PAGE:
If you are not riding all year long you'll want to leave the bike plugged into a float charger. Just pumping up the cells every once in a while won't cut it with these itty bitty batteries. Truthfully, it won't work that well on the bigger batteries but they have a lot more mass and won't show the ill effects so bad. If all you have is a trickle charger, hook a permanent attach point up to your battery so you can plug in all the time, then plug your trickle charger to the bike and use a daily timer to put voltage into your battery 6 hours a day. Monitor your voltage levels for the first week or two and modify that charging schedule. I've got a float charger designed to keep your RC field box battery at peak, I just plug that into the wall and put the output into my 12volt plug that I use to power the GPS/cell phone charger/air bed pump. Now, I did have that on a timer but found out the led circuit that is in the plug in of my extension chord drained the battery while it wasn't charging and I only had it charging once a day. So I just put it on permanent and didn't have any problems.
Marine cell batteries are designed to be deep cycled. They don't mind getting low on voltage so much. But the standard Car and Motorcycle batteries are designed to give you a large cranking amperage and then immeadiatly charged right back up and kept topped off. Deep cycling will corrode their plates quickly and you'll replace the battery more often.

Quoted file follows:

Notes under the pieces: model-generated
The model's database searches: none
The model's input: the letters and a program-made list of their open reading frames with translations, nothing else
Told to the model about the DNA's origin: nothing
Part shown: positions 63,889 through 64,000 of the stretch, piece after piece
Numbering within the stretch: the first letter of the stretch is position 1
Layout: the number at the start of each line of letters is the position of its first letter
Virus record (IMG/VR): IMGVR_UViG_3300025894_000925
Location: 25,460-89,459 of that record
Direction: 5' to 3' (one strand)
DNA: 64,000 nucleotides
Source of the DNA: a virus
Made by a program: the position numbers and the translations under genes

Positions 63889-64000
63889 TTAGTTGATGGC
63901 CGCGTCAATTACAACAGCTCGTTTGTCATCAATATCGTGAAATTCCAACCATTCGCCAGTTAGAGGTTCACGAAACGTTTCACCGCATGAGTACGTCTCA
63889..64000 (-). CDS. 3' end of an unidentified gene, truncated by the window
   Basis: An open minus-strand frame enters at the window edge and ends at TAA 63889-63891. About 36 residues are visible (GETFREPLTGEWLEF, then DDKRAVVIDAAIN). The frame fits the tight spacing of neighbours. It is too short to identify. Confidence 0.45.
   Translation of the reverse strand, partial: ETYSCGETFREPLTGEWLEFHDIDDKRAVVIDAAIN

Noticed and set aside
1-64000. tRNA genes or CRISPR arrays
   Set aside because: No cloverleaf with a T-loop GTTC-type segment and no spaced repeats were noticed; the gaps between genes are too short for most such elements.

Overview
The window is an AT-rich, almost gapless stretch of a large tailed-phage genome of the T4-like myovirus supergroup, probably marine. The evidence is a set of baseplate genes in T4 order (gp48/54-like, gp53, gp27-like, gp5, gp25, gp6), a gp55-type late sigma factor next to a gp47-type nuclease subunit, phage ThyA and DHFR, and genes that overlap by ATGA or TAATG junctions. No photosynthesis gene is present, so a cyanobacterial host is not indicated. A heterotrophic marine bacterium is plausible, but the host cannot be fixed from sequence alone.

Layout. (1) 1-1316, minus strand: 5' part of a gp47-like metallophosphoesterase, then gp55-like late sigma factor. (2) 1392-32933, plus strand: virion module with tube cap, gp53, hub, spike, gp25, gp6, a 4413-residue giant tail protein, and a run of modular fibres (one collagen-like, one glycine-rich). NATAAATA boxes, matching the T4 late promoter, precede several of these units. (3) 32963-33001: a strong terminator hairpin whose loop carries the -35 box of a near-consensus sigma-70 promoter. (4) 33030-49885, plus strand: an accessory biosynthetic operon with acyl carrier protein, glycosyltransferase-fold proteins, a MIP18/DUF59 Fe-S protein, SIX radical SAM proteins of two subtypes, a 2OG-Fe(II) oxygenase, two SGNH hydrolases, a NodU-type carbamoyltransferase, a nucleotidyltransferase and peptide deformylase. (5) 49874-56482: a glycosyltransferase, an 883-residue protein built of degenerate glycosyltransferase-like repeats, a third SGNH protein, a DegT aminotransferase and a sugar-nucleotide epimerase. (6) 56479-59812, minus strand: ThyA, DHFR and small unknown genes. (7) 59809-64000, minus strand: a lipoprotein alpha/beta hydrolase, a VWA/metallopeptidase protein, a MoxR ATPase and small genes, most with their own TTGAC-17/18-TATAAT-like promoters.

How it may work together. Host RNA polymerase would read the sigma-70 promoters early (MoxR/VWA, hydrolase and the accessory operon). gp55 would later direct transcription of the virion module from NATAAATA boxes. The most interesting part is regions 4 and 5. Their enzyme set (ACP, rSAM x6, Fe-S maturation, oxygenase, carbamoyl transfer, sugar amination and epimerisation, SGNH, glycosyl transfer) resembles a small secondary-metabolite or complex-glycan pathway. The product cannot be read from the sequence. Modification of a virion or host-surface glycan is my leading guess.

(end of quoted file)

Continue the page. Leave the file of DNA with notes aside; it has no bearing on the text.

Motorcycle charging systems have three phases which under normal circumstances, should be able to satisfy all of the power needs of the bike. You could almost look at it like three batteries in parallel. Now, if you lose one of the three batteries, the other two may be able to keep the voltage up on the bike at idle, supplying the headlight, ignition system, etc., but barely. Now, when you rev up the bike, the ignition system demands go way up and the two phases can no longer support the additional load and the output voltage sags. Another indication is sometimes the headlight dims in cadence with the signals at idle, or dims with the brake light.
Now, he may have a battery problem, but if so, it usually shows up at idle, too.
A good battery is essential for the charging system to function as it should, but with these symtoms as he presented them, I would be giving the old eyeball at the charging system.
Thanks for the feedback and advice. It certainly appears I have damaged the battery by not keeping it connected to a Battery Tender this winter. I re-verified my voltage measurements (12.2V with key off after a half dozen starts, 11.9V with key on/motor off, 14.4V idling, 13.9 with rpms up). I checked the stator resistances and outputs (,2 ohms and >60VAC between each wire pairing) and it looks good per Electrosport's decision tree (thanks - very useful guide). So my charging system appears to be working but my battery cannot maintain a charge. Hopefully replacing that and taking better care of it will solve my problem. I'll let you all know in a week or two (business travel all next week will keep me off the road, hope it doesn't rain next weekend).
Yes - I forgot to mention I buzzed out the RR and it appears fine - diodes aren't shorted or open anyway. Not sure how to check regulator portion other than the observation that the voltage at the battery when running is not too high or low indicating the regulator is properly shunting excess stator output from the + line to battery.